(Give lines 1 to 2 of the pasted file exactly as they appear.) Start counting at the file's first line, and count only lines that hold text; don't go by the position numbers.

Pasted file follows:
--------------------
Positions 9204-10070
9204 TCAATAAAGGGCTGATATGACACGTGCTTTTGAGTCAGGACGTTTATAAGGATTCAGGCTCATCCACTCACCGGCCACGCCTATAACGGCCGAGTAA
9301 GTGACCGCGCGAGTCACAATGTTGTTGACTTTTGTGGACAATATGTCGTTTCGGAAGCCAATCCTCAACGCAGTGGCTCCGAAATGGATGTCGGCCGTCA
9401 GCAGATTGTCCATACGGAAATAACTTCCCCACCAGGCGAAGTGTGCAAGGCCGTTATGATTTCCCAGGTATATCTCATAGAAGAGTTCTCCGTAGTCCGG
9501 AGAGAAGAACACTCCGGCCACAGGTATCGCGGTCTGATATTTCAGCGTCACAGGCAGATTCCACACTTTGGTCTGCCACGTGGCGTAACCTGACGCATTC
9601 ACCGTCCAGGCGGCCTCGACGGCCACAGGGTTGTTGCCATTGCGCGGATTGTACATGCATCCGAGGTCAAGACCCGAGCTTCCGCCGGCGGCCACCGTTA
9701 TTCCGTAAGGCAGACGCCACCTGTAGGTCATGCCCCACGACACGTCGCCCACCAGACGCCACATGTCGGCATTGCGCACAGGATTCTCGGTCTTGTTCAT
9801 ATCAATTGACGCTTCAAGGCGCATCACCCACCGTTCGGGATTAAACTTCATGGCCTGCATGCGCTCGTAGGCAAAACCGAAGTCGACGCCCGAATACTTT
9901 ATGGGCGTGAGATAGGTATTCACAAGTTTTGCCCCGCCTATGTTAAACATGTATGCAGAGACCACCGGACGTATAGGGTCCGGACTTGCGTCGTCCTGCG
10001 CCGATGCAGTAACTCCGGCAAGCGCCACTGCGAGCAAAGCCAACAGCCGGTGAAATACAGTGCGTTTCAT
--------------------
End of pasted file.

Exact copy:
Positions 9204-10070
9204 TCAATAAAGGGCTGATATGACACGTGCTTTTGAGTCAGGACGTTTATAAGGATTCAGGCTCATCCACTCACCGGCCACGCCTATAACGGCCGAGTAA